It's follows a good design of defense in-depth practices. Depending on where you work and how confidential the data is, multi-vendor firewalls can be desired. I had similar implementation where I added an additional firewall in the internal network and put it in bridge mode. So, traffic traversing it would be monitored only. The existence and presence of the firewall was virtually undetectable. So, if someone was up to something they wouldn't know that they're being detected.
    “Our greatest glory is not in never falling, but in rising every time we fall.” Confucius
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    JDMurrayJDMurray Admin Posts: 13,052 Admin
    Two firewalls in series can be a more inexpensive solution than a firewall cluster with high-availability fail-over capability. Firewalls can also do things other than packet filtering, such as NATting.

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    UnixGuyUnixGuy Mod Posts: 4,567 Mod
    Edificer said:
    It's follows a good design of defense in-depth practices. Depending on where you work and how confidential the data is, multi-vendor firewalls can be desired. I had similar implementation where I added an additional firewall in the internal network and put it in bridge mode. So, traffic traversing it would be monitored only. The existence and presence of the firewall was virtually undetectable. So, if someone was up to something they wouldn't know that they're being detected.

    What can the second (monitoring only) firewall detect that the first firewall couldn't?  Why not put an IDS instead? I'm not sure this is a cost effective way of doing it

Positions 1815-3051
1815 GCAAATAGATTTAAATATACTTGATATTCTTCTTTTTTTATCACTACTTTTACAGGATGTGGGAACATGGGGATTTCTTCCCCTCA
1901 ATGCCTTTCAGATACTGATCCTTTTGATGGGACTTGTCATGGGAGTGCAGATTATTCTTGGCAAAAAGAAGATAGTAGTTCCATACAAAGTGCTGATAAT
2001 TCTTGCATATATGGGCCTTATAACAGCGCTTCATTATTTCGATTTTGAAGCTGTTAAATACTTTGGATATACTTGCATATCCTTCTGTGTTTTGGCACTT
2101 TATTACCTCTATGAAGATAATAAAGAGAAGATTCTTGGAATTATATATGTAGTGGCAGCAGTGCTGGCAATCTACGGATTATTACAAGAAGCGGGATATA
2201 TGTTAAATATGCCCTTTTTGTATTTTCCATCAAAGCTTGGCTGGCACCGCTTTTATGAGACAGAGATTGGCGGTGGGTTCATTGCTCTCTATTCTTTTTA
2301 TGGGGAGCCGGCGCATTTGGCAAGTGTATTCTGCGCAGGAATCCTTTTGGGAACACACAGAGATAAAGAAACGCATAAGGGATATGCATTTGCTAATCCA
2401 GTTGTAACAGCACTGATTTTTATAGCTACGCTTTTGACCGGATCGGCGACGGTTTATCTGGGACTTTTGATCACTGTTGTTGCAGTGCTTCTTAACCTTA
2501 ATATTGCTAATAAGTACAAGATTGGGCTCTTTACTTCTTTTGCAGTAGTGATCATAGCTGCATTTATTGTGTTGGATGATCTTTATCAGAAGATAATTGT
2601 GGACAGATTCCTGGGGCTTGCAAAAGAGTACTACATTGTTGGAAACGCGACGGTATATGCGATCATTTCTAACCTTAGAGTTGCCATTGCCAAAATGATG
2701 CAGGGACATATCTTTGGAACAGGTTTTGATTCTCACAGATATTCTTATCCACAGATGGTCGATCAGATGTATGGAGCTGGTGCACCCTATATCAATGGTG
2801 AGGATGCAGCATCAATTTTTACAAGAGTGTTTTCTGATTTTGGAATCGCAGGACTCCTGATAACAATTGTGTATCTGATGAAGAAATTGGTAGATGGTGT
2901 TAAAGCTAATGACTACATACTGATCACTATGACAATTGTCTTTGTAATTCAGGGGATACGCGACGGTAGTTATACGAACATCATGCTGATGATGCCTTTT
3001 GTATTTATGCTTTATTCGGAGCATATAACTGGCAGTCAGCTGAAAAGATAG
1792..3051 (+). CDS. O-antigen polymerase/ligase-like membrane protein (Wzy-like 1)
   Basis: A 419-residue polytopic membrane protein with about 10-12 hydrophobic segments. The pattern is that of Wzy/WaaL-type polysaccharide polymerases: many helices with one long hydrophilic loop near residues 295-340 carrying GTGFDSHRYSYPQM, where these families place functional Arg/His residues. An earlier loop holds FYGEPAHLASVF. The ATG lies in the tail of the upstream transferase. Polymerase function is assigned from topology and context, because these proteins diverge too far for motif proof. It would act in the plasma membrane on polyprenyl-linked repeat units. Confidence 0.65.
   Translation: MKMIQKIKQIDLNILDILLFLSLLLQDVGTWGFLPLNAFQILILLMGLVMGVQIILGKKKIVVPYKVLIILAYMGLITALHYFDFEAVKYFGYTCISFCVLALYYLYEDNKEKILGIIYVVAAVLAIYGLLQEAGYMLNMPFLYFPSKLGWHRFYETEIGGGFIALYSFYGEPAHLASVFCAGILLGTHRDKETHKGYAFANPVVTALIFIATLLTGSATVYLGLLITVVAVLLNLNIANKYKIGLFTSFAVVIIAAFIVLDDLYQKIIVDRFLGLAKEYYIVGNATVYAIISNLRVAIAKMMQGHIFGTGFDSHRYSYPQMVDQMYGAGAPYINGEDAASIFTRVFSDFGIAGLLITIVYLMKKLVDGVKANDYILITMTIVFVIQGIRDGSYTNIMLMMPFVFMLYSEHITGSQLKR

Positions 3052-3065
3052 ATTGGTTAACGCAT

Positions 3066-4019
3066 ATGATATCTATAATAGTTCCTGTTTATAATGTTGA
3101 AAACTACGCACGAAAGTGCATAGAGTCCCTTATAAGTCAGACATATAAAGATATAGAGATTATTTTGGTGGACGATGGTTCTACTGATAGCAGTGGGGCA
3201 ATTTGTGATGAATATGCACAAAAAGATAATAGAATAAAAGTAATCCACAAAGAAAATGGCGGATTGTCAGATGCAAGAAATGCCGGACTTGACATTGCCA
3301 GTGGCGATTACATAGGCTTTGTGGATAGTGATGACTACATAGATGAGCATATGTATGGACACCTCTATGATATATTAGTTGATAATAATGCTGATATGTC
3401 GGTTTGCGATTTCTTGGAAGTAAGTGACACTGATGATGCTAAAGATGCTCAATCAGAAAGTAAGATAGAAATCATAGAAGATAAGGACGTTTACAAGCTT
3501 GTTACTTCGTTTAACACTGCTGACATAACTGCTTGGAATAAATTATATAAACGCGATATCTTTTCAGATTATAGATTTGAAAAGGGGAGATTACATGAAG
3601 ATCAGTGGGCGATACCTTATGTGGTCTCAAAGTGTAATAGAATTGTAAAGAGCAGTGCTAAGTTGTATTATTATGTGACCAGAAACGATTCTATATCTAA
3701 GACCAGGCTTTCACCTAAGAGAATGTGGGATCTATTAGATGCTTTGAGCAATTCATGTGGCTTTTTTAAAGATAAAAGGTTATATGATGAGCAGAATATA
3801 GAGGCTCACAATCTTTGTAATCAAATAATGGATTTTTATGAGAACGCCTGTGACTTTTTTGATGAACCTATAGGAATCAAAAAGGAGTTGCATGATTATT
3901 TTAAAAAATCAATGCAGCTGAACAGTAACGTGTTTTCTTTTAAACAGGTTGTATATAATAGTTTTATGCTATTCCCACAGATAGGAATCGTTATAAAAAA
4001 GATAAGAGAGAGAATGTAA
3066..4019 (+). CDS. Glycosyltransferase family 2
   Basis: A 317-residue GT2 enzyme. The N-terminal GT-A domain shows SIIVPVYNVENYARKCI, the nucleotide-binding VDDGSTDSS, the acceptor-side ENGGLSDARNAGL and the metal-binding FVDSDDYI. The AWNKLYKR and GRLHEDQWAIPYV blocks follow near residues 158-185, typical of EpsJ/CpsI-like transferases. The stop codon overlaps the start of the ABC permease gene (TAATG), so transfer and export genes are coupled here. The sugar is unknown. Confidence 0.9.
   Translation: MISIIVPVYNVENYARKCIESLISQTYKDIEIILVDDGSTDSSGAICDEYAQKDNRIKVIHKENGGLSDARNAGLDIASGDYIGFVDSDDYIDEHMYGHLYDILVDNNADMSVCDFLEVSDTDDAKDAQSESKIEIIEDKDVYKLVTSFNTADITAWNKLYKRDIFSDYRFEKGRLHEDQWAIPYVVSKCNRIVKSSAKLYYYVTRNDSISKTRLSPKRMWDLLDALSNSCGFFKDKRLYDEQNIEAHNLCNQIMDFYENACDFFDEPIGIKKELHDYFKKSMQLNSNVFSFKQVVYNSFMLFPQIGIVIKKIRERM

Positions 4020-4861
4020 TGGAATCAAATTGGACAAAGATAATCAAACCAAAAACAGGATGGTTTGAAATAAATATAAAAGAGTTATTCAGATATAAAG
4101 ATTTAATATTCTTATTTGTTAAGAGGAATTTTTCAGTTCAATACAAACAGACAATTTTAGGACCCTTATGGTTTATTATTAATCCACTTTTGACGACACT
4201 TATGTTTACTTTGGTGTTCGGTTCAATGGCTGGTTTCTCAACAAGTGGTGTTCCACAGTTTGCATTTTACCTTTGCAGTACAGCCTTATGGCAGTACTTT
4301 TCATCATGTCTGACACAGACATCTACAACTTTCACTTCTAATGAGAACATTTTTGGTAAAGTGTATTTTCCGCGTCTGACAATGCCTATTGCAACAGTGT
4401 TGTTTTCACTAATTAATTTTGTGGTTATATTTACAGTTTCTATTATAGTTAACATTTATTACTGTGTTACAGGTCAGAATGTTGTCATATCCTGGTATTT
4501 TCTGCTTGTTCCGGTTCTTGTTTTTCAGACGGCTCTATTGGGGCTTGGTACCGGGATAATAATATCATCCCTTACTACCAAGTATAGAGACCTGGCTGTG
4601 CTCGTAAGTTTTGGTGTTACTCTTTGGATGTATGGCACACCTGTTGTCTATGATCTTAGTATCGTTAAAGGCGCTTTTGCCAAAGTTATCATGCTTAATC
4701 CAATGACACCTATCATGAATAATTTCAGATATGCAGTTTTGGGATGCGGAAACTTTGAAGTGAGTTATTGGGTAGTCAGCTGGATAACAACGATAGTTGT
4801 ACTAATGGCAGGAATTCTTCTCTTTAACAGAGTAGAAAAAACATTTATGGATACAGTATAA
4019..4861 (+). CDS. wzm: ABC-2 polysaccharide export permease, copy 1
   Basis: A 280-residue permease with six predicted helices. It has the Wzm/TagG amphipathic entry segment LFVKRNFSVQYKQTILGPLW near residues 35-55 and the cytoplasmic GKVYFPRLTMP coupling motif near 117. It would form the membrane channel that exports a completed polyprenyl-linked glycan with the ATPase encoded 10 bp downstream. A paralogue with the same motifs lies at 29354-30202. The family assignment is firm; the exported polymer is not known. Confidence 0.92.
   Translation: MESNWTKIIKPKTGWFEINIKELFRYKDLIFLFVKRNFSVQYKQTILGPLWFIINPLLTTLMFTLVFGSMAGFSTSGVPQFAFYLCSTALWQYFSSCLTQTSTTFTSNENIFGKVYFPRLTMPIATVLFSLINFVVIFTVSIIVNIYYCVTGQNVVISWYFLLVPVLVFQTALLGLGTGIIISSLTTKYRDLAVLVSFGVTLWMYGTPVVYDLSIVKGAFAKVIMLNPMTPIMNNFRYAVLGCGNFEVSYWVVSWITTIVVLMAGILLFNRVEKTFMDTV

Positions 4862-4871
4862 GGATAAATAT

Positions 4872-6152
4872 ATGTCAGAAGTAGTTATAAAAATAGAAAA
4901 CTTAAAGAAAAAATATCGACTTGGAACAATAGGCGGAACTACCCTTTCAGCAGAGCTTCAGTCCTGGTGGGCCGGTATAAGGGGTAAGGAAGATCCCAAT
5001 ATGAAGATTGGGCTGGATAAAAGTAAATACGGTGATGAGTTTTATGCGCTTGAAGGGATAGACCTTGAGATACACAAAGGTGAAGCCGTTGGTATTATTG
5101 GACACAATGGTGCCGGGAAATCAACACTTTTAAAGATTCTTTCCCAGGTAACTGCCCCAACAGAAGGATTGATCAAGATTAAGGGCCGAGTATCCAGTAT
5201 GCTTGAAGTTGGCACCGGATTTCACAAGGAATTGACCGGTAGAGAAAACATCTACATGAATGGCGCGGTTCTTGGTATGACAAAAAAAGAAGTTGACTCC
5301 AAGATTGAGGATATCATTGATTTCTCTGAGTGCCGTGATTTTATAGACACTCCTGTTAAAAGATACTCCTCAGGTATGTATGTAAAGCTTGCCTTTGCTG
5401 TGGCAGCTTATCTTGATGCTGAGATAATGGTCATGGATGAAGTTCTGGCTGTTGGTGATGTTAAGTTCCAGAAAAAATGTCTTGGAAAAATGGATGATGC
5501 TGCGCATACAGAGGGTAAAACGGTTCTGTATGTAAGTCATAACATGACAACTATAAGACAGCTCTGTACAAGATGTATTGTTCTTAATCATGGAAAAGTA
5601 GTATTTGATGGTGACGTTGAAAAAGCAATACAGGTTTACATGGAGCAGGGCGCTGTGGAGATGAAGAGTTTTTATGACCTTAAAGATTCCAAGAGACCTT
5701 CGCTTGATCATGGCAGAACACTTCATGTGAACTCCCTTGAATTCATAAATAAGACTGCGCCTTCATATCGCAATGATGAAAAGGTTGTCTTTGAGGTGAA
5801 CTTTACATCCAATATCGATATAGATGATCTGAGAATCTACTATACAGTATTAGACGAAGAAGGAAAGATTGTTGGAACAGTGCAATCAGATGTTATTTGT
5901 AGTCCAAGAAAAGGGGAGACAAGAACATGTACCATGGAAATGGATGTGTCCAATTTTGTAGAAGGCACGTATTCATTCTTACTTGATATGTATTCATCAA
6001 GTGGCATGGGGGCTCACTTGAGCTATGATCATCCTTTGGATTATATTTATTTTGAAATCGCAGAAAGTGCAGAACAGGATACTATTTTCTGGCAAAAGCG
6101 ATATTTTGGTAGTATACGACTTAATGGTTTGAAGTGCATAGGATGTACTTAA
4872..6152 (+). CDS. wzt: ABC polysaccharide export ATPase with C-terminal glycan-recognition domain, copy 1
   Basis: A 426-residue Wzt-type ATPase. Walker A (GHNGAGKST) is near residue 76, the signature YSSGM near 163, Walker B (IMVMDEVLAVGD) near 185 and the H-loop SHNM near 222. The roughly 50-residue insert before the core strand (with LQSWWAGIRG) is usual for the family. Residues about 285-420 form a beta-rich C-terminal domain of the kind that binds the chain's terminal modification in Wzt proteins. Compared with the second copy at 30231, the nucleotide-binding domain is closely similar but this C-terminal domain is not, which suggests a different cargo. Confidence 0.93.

You mention defense in-depth, I had this exact same conversation before. Defense in depth is having multiple layers of different controls, not the same controls one infront of the other. if an attacker can traverse one firewall, they will traverse the next one, same technology, IP/Port filtering is IP/port filtering
    Certs: GSTRT, GPEN, GCFA, CISM, CRISC, RHCE

    Learn GRC! GRC Mastery : https://grcmastery.com 

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    UnixGuyUnixGuy Mod Posts: 4,567 Mod
    JDMurray said:
    Two firewalls in series can be a more inexpensive solution than a firewall cluster with high-availability fail-over capability. Firewalls can also do things other than packet filtering, such as NATting.


    the pricing I've seen for firewalls have not been inexpensive, they've been very expensive!  I'm all for high-availability, I'm not yet sold on having multiple layers of 'firewalls' for additional security, I've yet to understand/see the additional 'security' that's happening.



    Certs: GSTRT, GPEN, GCFA, CISM, CRISC, RHCE